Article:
“Washington’s first streetcars trundled down Pennsylvania Avenue during the Civil War. By the end of the century, streetcar lines crisscrossed the city, expanding it into the suburbs and defining where Washingtonians lived, worked and played. From the quaint early days of small horse-drawn cars to the modern streamliners of the twentieth century, John DeFerrari’s new book, Capital Streetcars, tells the story of the dramatic rise and equally dramatic fall of streetcars in our city. John is the author of two previous books about DC history (Lost Washington, DC. and Historic Restaurants of Washington, DC) and is a frequent contributor to PoPville with articles about DC history from his Streets of Washington blog.”

Tuesday, Oct 6, 6:30pm – Busboys and Poets Brookland

Sunday, Oct 11, 6:00pm – Upshur Street Books

Saturday, Oct 17, Noon – National Capital Trolley Museum

house history
Photo courtesy Humanities Council of Washington, DC

From an email:

“The summer edition of HumanitiesDC’s DC Community Heritage Project House History Day will be held on Saturday, August 15. Two free sessions at 10 a.m. and 1 p.m. will give community historians, of any skill or knowledge level, an overview of the myriad of resources available through the collections of the Historical Society of Washington, DC and the DC Public Library Washingtoniana Division. Participants will learn how to research the history of their own homes or any other historical property through sessions on:

▪ Neighborhood Context/DC Digital Museum – Led by Jasper Collier, Curator of Digital Collections, HumanitiesDC

▪ DC Maps – Led by historian and editor of the H-DC listserv Matthew Gilmore

▪ Historic Building Permit Database – Led by historian, author, and tour leader Brian Kraft

▪ Photograph Collections – Led by Anne McDonough, Library and Collections Director, Historical Society of Washington, DC

▪ Online and Microfilm Records – Led by Mark Greek, Collections Coordinator, Special Collections, DCPL Washingtoniana Division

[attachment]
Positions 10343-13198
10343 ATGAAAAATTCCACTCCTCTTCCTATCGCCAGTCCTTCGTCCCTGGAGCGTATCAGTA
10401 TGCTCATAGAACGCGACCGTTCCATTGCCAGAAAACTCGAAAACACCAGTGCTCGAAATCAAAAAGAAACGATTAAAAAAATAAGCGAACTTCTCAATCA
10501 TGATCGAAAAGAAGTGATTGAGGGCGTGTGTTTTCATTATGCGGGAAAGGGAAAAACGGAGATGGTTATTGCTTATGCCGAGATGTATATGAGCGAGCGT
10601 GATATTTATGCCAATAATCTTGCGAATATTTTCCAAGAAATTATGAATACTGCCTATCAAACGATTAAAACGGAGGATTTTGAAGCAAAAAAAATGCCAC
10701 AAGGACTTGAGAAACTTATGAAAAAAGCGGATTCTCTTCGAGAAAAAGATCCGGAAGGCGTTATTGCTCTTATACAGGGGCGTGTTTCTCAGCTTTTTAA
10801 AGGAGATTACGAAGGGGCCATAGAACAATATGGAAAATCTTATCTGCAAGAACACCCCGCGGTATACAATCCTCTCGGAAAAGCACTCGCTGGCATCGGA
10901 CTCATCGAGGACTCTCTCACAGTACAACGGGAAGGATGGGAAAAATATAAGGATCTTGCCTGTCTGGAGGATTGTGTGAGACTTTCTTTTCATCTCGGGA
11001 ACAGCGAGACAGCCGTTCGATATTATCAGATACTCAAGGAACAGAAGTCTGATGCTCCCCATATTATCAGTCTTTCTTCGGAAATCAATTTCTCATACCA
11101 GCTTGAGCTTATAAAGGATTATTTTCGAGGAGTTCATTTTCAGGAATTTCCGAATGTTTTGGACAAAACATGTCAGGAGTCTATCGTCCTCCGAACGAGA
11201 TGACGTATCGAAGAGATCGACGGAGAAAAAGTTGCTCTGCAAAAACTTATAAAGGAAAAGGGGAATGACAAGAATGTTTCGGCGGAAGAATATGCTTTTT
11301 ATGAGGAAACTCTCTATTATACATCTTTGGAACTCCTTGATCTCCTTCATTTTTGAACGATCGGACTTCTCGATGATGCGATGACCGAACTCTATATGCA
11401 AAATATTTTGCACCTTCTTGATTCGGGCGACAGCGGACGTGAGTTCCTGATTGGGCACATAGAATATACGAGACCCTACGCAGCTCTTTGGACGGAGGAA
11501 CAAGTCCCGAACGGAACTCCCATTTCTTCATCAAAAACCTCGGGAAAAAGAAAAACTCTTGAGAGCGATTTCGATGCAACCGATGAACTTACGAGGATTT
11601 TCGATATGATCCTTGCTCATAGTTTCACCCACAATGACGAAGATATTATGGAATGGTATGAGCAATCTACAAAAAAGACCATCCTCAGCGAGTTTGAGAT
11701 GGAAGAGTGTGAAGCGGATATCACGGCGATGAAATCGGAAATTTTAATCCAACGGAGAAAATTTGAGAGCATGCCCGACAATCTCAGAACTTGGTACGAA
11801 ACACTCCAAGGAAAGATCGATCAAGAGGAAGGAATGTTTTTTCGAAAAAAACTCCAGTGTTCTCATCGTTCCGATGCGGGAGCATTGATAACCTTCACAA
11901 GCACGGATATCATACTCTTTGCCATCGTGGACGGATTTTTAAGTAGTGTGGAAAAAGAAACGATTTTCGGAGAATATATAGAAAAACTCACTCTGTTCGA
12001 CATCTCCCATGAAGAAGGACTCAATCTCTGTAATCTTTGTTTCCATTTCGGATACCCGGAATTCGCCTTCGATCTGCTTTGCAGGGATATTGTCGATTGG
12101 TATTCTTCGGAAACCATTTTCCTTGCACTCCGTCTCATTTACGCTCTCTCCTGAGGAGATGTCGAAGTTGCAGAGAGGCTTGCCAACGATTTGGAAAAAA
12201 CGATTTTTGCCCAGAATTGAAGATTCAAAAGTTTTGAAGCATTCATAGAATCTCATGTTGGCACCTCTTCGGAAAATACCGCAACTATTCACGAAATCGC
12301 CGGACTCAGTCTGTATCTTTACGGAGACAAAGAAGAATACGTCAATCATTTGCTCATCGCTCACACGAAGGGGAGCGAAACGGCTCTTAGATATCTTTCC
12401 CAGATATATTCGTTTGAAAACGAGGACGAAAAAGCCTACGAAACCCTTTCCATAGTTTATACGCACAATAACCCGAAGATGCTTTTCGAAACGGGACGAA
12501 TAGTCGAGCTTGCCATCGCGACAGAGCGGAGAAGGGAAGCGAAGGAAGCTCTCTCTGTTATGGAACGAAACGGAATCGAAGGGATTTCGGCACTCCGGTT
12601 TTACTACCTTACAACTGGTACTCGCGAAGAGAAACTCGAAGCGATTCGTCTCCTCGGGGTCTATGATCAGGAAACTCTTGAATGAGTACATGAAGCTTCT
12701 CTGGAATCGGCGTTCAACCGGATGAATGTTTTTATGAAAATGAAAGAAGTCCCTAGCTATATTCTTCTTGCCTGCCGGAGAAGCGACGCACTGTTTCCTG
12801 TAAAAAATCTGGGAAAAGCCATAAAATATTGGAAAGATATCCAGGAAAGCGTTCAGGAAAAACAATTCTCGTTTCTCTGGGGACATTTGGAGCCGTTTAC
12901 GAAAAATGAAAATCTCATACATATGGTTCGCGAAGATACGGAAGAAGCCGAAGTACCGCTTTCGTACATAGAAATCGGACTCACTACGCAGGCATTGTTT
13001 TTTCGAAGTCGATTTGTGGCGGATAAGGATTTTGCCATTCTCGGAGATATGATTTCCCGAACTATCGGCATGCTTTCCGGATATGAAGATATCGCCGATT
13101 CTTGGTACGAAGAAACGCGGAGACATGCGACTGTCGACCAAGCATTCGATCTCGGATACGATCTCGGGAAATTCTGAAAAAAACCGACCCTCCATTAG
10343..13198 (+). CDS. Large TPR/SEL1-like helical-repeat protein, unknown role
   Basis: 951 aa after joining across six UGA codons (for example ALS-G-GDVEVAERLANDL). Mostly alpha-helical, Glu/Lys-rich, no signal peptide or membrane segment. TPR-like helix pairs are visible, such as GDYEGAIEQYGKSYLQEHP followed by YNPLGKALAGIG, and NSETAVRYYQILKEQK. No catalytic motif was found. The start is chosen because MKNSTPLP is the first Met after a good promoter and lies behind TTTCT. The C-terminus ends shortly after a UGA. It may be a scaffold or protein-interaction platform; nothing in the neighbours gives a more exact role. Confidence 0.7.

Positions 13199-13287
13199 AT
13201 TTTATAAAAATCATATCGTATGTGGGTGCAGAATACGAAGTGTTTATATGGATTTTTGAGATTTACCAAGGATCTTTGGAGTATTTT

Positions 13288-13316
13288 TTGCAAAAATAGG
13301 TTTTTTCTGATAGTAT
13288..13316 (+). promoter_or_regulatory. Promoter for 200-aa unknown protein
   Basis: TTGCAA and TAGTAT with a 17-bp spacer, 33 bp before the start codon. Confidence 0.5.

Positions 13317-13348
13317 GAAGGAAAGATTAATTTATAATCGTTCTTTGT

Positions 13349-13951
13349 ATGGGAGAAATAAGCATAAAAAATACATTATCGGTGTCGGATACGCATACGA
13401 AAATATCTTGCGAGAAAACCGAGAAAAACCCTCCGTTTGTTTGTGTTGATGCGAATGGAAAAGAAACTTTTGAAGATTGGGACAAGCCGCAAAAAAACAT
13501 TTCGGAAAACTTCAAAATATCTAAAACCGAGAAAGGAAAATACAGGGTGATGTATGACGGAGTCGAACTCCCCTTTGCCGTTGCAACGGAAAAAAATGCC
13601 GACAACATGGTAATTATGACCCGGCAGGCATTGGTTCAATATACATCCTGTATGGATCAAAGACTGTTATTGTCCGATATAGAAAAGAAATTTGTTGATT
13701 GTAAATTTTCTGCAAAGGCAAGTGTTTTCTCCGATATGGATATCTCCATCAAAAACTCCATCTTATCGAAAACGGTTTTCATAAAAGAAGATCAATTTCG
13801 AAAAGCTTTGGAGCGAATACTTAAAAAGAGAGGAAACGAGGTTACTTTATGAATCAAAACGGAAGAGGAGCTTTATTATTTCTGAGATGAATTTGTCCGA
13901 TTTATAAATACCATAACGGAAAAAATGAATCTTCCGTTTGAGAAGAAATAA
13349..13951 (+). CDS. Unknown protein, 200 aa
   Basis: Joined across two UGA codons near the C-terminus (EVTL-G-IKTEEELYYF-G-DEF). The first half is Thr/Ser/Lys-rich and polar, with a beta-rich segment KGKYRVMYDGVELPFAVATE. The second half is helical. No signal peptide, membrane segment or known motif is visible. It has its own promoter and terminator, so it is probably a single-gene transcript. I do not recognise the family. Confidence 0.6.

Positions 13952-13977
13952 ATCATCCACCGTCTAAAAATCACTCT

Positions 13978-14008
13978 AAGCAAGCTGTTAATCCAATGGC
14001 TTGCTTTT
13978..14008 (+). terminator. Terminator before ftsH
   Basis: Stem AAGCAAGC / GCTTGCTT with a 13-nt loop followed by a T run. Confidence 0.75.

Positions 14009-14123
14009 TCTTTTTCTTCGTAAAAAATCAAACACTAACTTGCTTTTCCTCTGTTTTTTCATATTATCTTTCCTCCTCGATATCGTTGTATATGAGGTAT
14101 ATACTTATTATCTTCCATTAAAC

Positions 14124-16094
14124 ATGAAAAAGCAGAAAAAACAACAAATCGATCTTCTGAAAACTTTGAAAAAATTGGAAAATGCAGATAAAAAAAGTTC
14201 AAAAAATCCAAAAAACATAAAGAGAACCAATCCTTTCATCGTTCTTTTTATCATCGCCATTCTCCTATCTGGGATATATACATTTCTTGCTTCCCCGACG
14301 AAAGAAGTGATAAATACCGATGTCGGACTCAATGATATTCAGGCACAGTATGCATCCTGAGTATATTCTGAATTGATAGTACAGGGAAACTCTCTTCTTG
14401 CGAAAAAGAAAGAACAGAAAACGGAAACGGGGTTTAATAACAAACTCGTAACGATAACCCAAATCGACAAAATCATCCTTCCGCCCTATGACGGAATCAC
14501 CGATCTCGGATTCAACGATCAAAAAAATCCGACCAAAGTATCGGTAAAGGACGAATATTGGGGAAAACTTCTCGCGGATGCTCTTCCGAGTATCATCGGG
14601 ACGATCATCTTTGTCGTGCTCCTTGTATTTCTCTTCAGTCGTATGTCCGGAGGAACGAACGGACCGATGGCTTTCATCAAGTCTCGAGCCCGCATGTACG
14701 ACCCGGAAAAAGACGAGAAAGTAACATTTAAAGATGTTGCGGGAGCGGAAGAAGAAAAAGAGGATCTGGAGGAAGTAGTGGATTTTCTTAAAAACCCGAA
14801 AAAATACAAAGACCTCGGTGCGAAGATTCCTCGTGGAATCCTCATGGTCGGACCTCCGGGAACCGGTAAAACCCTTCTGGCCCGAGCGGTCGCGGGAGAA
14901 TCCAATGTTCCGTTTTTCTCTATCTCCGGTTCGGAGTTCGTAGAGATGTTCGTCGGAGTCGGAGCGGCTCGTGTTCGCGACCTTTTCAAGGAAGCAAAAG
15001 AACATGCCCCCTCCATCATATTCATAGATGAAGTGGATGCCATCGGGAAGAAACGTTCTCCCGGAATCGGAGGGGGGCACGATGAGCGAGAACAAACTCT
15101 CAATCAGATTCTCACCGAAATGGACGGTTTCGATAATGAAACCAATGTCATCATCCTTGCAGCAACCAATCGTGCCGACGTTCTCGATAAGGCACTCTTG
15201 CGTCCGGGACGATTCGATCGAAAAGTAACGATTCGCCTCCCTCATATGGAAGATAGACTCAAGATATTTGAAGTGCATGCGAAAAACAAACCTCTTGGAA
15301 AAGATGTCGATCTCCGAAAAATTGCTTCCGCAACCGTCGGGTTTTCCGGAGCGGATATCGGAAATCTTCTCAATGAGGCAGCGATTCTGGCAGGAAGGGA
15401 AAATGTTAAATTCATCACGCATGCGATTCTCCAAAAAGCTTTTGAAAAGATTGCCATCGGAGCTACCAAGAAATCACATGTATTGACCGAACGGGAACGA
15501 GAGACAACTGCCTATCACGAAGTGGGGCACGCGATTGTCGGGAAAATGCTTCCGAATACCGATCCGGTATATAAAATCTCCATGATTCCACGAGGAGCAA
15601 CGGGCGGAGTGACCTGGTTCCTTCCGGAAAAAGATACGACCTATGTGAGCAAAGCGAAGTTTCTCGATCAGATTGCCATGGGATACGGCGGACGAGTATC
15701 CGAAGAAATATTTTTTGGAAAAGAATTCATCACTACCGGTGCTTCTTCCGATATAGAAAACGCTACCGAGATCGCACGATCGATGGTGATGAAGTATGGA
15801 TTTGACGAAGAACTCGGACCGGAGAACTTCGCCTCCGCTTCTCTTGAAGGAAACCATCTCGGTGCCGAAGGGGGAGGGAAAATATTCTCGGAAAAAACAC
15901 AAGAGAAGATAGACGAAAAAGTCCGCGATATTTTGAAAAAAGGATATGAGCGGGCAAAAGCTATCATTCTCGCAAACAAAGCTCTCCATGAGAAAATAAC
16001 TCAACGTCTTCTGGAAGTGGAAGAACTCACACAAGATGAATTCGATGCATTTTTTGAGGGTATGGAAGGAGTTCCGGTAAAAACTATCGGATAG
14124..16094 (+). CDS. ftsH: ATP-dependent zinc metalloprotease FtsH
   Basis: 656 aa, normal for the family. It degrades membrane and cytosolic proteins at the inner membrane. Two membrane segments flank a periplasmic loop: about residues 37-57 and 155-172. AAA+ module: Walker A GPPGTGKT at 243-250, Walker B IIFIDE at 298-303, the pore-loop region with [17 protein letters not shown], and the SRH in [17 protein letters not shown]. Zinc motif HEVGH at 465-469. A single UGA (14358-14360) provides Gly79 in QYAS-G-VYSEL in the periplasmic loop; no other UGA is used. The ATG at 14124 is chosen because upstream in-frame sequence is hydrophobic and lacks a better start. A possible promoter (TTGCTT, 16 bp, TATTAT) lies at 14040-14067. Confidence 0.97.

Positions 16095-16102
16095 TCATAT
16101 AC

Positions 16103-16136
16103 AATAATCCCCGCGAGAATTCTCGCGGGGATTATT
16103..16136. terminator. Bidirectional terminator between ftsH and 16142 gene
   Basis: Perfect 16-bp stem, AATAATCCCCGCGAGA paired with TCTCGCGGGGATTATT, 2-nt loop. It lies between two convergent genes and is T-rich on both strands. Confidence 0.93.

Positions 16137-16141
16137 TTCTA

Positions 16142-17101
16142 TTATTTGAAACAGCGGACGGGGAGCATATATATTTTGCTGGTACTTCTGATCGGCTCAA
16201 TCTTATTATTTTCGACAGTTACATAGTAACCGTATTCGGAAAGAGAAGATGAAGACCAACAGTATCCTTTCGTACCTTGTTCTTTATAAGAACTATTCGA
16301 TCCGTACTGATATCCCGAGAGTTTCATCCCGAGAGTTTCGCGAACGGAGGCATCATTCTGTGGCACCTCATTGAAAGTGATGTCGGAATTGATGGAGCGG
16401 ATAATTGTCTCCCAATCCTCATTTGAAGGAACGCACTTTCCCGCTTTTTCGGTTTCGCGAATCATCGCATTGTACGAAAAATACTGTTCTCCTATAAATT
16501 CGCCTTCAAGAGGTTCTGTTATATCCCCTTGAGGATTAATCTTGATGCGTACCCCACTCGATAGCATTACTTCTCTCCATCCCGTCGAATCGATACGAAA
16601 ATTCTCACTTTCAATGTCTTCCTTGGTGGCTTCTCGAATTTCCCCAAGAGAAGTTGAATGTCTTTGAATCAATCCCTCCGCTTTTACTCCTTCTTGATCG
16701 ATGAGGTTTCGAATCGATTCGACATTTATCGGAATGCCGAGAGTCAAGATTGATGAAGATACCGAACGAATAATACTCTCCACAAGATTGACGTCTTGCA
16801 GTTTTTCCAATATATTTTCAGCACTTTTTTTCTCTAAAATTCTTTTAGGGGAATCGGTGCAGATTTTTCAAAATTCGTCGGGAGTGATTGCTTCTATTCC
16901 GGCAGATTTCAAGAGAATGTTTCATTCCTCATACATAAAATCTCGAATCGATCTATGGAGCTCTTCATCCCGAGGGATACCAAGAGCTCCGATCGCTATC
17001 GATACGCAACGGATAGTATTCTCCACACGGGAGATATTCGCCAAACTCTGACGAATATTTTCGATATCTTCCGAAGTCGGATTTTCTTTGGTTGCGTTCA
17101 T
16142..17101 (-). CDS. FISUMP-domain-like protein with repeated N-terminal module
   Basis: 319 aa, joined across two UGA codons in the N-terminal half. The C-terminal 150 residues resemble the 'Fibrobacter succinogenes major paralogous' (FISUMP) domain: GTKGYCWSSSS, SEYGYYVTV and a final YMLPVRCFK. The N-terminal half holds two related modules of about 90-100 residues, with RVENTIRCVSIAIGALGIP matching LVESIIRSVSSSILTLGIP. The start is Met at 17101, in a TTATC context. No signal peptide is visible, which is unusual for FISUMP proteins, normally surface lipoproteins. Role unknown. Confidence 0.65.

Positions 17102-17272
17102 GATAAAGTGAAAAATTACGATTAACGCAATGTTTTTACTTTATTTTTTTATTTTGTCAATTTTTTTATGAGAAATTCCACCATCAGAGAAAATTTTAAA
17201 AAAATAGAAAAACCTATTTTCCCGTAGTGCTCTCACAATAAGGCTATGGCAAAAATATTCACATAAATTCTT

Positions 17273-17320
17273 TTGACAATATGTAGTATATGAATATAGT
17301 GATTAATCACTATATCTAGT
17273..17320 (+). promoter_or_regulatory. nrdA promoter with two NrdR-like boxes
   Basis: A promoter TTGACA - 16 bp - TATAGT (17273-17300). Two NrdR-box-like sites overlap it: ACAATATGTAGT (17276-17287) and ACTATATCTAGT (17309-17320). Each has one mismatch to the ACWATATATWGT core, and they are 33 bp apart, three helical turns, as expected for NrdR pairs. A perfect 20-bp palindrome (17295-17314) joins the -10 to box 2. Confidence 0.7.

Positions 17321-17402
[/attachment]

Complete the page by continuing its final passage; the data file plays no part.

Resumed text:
House History Day will be held at The Historical Society of Washington, DC (801 K Street NW, Washington DC 20001).

Registration is required here.”

Mark Avino, National Air and Space Museum, Smithsonian Institution

From a press release:

“The Smithsonian is embarking on a multi-project partnership with Kickstarter, the funding platform for creative projects. The inaugural project will support conservation of Neil Armstrong’s Apollo 11 spacesuit at the National Air and Space Museum. The funds also will be used to digitize and exhibit the 46-year-old suit.

The campaign start[ed] July 20, the anniversary of the first walk on the moon in 1969.

Kickstarter has enabled more than 88,000 projects to be funded since it began in 2009. Through the Smithsonian’s partnership, a series of crowdfunded projects will launch on Kickstarter throughout the next year. During this pilot year, the focus will be on artifacts, exhibitions and projects that need funding, giving the public a variety of opportunities to support the Smithsonian based on their own interests. Kickstarter adheres to an all-or-nothing method. If the project succeeds in reaching its funding goal, all backers’ credit cards are charged when time expires. If the project falls short, no one is charged.”

Ed. Note: As of 2:30pm on Monday they had already raised $54,571!!